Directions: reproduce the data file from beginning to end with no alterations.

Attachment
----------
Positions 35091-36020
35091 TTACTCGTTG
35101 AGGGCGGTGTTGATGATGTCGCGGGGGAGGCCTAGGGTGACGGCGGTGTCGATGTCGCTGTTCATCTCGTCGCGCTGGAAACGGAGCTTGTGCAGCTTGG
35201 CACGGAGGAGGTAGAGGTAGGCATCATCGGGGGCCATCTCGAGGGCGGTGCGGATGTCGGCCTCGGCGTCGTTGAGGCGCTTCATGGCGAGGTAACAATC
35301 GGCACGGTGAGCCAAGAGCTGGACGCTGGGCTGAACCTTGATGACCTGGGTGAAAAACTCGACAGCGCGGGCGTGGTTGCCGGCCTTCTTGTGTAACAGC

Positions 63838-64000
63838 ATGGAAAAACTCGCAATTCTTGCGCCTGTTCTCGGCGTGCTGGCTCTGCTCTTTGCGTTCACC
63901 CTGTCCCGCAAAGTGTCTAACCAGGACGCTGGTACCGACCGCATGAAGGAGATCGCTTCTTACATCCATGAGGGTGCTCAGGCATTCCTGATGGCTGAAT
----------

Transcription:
Positions 35091-36020
35091 TTACTCGTTG
35101 AGGGCGGTGTTGATGATGTCGCGGGGGAGGCCTAGGGTGACGGCGGTGTCGATGTCGCTGTTCATCTCGTCGCGCTGGAAACGGAGCTTGTGCAGCTTGG
35201 CACGGAGGAGGTAGAGGTAGGCATCATCGGGGGCCATCTCGAGGGCGGTGCGGATGTCGGCCTCGGCGTCGTTGAGGCGCTTCATGGCGAGGTAACAATC
35301 GGCACGGTGAGCCAAGAGCTGGACGCTGGGCTGAACCTTGATGACCTGGGTGAAAAACTCGACAGCGCGGGCGTGGTTGCCGGCCTTCTTGTGTAACAGC

Positions 63838-64000
63838 ATGGAAAAACTCGCAATTCTTGCGCCTGTTCTCGGCGTGCTGGCTCTGCTCTTTGCGTTCACC
63901 CTGTCCCGCAAAGTGTCTAACCAGGACGCTGGTACCGACCGCATGAAGGAGATCGCTTCTTACATCCATGAGGGTGCTCAGGCATTCCTGATGGCTGAAT